The British Library's embedded media player (Windows Media Player) does not seem to be working in Firefox or Chrome, though it is working in IE. If that is the case for you too, they have a link to each podcast that you can use instead.

There is a great line in the podcast featuring David Parker, where he says that today is the most exciting time to be editing texts possibly ever.

Wednesday, July 22, 2009

Graham Stanton Obituary

Cambridge Network publishes today an obituary from the University of Cambridge on Graham Stanton:

NT Pod 5: Simon Peter in Mark: Programme Notes

The latest NT Pod deals with the topic of Simon Peter in Mark's Gospel. Against the background of the famous issue of Mark's negative portrayal of the disciples, I explore a little the interesting thesis of Mary Ann Tolbert that the interpretation to the Parable of the Sower (Mark 4.13-20) reflects programmatically the way that different people respond to Jesus in Mark, with a pun on Peter's name covered in the rocky ground (πετρῶδες). Peter, like those on the rocky ground, receive the word with joy when they hear it but they fall away (σκανδαλίζομαι) when trouble or persecution arise (Mark 4.16-17). This is what I call the "Peter pattern" in Mark, immediate enthusiasm followed by a falling away in the face of the cross, persecution, suffering. It is most clearly encapsulated in the Caesarea Philippi episode, where Peter initially gets things right, having understood and confessed that Jesus is the Christ (Mark 8.27-30), but then gets things horribly wrong, when he rebukes Jesus for talking about the cross and himself receives a rebuke from Jesus, "Get thee behind me, Satan" (Mark 8.31-33).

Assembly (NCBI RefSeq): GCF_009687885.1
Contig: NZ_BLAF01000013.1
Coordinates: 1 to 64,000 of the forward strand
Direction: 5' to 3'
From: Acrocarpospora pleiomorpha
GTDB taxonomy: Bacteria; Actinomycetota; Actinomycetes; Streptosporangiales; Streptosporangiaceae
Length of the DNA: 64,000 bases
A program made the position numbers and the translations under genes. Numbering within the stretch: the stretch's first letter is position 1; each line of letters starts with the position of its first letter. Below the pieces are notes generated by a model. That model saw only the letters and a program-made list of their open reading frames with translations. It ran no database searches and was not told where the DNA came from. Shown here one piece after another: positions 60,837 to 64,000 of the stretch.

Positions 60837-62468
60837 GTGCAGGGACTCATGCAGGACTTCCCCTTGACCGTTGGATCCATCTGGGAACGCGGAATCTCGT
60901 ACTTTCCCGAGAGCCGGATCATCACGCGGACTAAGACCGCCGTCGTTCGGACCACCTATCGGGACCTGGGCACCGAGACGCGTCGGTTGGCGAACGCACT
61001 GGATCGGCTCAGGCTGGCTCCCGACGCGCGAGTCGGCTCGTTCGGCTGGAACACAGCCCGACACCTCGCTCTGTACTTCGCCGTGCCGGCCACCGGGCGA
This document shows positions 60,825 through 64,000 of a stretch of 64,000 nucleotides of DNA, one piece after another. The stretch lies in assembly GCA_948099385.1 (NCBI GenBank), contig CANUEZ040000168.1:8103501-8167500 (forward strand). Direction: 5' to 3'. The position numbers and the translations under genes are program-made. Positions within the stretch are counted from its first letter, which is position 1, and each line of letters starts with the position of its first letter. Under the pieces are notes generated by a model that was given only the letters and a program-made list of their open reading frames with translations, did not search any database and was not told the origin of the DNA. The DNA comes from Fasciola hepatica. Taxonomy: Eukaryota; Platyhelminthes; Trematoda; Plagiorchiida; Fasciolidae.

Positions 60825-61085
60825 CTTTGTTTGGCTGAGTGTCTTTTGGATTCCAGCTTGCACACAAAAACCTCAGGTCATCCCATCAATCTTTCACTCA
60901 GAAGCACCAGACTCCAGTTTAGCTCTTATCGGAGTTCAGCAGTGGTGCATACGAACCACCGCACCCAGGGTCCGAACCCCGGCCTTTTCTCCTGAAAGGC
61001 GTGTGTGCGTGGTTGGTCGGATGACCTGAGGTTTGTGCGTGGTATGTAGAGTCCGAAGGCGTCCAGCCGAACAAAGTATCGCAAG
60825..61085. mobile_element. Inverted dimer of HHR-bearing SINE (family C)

My own addition to this discussion is to link the portrayal of Peter in Mark with the perception in early Christianity of "Christ crucified" as a "stumbling block" to Jews (1 Cor. 1.23). It is the connection between the Christ and crucifixion that causes Peter to stumble, and Mark repeatedly stresses this using the same language of σκάνδαλον and σκανδαλίζομαι (Mark 4.17, 14.27, 14.29). Mark's narrative makes Peter the character through whom the reader comes to understand (and ideally to overcome) the anxiety in the concept of a crucified Messiah.

Tuesday, July 21, 2009

More tributes to Graham Stanton

Peter Head has a wonderful personal reminiscence of his interactions with Graham Stanton over on Evangelical Textual Criticism. I did not know Graham Stanton so well, but on the several occasions I met him, he was unfailingly kind. I remember being somewhat intimidated by my first experience of an SNTS meeting back in 1996 in Strasbourg, when many senior scholars refused to speak to the unknown youngster, but Graham, who was the president that year, run off his feet, still took the time to introduce himself and to ask how I was getting on and to make me feel welcome. He was also hugely supportive a few years later when we hosted the British New Testament Conference in Cambridge -- again he took the time to be personally encouraging and friendly. For those who didn't meet him, it is worth underlining that this is not just people being positive about someone after their death. He really was well loved in the guild in a way that is quite uncommon.